Courtesy of Instagram. @literaryfreedomproject . One Book, One Bronx meets at Casita Maria in Longwood.

Book lovers tune in locally and internationally for virtual Bronx book clubs

It was May when One Book, One Bronx kicked off virtual meetings with All About Love by bell hooks. Tensions were high as the country was already nearly three months into the pandemic and George Floyd had recently died at the hands of Minneapolis police, sparking a summer of political protests and national reflection.

Ron Kavanaugh, founder of The Literary Freedom Project and of the club, recalled that almost 80 people had tuned in for those first few meetings – a number that, he said, they wouldn’t have been able to accommodate at their usual Mott Haven meeting spot, the BronxArtSpace gallery on E. 140th Street.

“Stuff like that can only happen on Zoom. That’s one of the beautiful things about this virtual platform,” said Kavanaugh. “It has increased our scope and our reach.”

One Book, One Bronx focuses on books that “reflect the racial, economic, and gender demographics of the borough,” according to their website. They also facilitate a book club in partnership with the Casita Maria Center for Arts and Education, based in Longwood. Yet virtual strangers from across the country – and from as far as South Africa – have joined these hyperlocal book clubs to discuss novels that include New York City classic “Bodega Dreams” by Ernesto Quiñonez.

The country’s switch to remote work has made book clubs much more accessible for book lovers and many are joining in search of community, especially during these times.

Regina Roberts co-founded Bronx Lattes and Literature which used to meet at coffee shops across the Bronx, Westchester and Harlem.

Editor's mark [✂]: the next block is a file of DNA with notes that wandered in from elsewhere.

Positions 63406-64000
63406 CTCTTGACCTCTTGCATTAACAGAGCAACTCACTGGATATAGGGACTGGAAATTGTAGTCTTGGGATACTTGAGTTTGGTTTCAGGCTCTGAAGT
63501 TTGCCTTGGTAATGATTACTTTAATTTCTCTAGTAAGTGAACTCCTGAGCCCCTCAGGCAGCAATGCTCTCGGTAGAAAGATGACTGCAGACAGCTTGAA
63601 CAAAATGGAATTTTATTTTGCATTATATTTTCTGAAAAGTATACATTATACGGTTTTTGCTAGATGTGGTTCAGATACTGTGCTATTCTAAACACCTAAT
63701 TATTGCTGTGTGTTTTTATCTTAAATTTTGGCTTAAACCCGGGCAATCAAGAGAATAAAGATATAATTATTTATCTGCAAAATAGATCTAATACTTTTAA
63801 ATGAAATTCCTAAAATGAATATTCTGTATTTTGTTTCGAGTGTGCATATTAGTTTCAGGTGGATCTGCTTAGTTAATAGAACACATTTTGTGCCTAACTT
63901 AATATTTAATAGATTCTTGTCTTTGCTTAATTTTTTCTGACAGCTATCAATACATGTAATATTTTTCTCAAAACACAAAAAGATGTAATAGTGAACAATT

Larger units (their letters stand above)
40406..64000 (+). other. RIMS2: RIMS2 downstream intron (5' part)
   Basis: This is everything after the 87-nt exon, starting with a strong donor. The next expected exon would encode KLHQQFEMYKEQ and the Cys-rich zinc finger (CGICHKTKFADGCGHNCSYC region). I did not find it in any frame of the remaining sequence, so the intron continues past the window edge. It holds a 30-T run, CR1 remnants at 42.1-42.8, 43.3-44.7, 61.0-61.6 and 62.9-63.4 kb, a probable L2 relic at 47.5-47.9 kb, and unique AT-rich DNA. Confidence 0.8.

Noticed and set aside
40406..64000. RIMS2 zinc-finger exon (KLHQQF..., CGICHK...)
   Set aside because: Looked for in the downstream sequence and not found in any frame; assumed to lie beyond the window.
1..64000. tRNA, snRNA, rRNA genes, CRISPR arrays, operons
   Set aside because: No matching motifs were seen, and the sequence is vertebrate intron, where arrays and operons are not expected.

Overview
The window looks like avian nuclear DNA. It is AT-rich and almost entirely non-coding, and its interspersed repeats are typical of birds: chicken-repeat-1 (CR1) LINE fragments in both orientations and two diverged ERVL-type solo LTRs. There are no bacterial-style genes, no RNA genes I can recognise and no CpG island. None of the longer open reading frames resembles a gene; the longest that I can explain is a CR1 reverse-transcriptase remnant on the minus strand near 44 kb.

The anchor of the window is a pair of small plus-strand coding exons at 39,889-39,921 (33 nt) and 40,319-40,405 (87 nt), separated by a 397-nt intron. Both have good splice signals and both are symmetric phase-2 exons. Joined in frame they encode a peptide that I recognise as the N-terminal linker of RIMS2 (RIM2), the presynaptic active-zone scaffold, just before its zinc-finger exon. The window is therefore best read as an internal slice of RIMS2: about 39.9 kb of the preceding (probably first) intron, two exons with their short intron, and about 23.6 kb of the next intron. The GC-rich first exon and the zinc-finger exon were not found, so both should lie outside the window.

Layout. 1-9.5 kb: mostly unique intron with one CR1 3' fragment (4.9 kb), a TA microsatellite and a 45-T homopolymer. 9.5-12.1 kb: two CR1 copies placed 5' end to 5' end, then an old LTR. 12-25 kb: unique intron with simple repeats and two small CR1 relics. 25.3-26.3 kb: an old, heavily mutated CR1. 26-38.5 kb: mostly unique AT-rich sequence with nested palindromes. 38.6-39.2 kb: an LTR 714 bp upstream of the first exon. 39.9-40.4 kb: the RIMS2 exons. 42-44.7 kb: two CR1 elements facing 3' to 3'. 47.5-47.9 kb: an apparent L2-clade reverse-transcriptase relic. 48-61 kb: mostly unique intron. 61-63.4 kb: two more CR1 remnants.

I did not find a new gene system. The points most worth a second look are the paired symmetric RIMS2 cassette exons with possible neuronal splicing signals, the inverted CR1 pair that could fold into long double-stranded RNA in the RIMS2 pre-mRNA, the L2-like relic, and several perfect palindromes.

While the group boasts 917 members on, their online meetings remain small and intimate, which is the sort of simplicity that Roberts was looking for when creating the group. She said the meetings serve as “a sort of escapism” from members’ “current worries.”

“It doesn’t matter if it’s two of us sitting there talking, or 17 of us,” she said. “It’s always a good time.”

Organizing your own book club has gotten easier with services such as, which allows users to create and coordinate book choices and meetings. The site saw their user growth rate nearly double to 30% between March and June, and the average number of club members increased from seven people to 13.

“The Netflix binge was great but it’s not necessarily satiating,” said Bookclubz co-founder Nancy Brown. “I think folks are looking for something a little bit more meaningful.”

Bronx book clubs have seen such diverse audiences due to their carefully curated reading lists that inspire discussions about topics that are pertinent to people of color, such as the criminal justice system, race and identity.

Tiffany Martinbrough has been a member of One Book, One Bronx since before the pandemic started. “People will discuss the book, and then they’ll insert personal stories or thoughts about the book, which we can generally all relate to, because we’re [all] mostly women of color,” she said. “It’s just never a dull moment.”

Martinbrough continues to attend meetings on a semi-regular basis as a way of maintaining this “new normal.”

“Just like a way to remind me that this is something fun that I did pre-quarantine,” she said. “So, it’s like one foot in the old and then one foot in the new.”